Writings in Science: A History of the Future can’t be read as a novel with a linear plot; no, it’s a compendium of beautiful writings depicting the future of humankind and the world human beings inhabit.

Tom Hendricks is a gifted writer, and there is no doubt that his stories, essays and drama are very provocative, especially for readers who love rethinking the future. I will surely be going back to read some of my favorite parts.

Writings in Science: A History of the Future by Tom Hendricks is a dazzling portrait of the world millions of years from now, as seen through the eyes of the character called “I.” It is the kind of sci-fi that can be characterized as visionary.

The author shows a lot of ingenuity in creating new cultures and governments, offering access to other planets, but it is what humankind does in the face of extreme adversity that will capture the hearts of readers.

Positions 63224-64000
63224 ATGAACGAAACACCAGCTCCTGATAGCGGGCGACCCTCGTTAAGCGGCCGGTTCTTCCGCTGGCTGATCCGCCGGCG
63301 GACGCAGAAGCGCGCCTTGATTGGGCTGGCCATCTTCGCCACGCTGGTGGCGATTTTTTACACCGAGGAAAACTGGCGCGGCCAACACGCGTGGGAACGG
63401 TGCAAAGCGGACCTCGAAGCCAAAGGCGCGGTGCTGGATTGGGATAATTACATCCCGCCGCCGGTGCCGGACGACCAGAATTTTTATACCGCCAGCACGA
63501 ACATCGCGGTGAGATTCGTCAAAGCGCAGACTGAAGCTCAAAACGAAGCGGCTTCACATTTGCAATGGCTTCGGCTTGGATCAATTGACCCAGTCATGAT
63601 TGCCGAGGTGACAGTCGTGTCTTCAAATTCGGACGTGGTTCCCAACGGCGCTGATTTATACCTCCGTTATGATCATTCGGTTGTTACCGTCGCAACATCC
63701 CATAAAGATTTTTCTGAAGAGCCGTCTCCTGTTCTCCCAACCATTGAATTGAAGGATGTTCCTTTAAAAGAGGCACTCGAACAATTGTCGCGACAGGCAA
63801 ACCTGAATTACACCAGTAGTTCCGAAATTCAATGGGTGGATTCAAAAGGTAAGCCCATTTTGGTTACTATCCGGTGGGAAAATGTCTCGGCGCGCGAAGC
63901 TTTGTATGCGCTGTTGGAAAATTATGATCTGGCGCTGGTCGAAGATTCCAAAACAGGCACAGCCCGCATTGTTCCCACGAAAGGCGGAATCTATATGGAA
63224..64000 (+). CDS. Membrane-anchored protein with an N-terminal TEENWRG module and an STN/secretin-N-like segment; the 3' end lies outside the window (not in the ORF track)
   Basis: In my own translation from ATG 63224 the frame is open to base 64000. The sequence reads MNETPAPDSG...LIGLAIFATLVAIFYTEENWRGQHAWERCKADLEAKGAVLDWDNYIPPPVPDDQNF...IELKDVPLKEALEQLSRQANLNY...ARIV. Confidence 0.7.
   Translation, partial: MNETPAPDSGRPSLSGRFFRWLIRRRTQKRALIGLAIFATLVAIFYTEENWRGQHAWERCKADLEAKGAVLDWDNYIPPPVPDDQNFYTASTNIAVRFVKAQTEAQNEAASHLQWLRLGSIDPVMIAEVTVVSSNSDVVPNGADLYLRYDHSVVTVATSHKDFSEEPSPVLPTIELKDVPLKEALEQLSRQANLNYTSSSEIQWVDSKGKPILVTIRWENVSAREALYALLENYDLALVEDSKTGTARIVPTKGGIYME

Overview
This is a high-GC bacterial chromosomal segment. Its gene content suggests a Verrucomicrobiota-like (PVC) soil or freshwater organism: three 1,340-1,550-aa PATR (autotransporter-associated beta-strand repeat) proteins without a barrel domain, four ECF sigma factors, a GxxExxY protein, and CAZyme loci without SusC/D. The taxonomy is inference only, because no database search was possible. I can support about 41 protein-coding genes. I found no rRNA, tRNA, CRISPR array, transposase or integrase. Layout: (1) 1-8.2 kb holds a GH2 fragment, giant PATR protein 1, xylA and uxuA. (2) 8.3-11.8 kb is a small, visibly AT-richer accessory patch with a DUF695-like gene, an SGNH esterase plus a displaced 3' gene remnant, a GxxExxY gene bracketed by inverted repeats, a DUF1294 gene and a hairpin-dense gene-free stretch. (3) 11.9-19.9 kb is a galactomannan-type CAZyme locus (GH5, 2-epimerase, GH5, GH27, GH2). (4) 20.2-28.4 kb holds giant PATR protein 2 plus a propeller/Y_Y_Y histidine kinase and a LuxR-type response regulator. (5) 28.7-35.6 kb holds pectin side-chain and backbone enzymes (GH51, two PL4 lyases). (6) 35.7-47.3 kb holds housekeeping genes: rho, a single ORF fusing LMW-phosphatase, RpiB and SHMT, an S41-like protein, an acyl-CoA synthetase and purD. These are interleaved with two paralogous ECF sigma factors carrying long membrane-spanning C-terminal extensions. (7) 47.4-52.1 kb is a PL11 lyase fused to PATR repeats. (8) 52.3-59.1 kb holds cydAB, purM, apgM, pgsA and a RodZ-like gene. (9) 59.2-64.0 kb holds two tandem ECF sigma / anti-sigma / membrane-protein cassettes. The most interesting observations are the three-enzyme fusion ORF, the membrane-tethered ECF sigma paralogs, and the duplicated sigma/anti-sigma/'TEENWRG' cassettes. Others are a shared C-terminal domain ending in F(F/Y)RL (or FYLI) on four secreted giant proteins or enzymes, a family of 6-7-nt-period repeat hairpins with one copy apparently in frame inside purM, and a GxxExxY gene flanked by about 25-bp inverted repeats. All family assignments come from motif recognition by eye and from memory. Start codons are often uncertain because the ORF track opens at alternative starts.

It’s a work that will be adored by fans of sci-fi, short stories, futuristic essays and fantasy.

A History of the Future by Tom Hendricks is a beautiful collection of stories, dialogues, essays, and many things in between, depicting the world millions of years in the future.

Readers will enjoy the drama that features in the stories, the tight prose in the essays, and the compelling, somewhat symbolic characters. Tom Hendricks exhibits a very rich imagination in this entertaining work.

The author covers a variety of themes in a variety of styles, including ethical issues, scientific inventions, culture and politics.

The Setting is captivating. I was drawn in by the images the author conjured through the beautiful writing.

FULL REVIEWS

Reviewed By Ray Simmons for Readers’ Favorite

Writings in Science is, in many aspects, a stunning achievement.. To tie all these topics and literary mediums into one book is no simple task, but Tom Hendricks does a great job.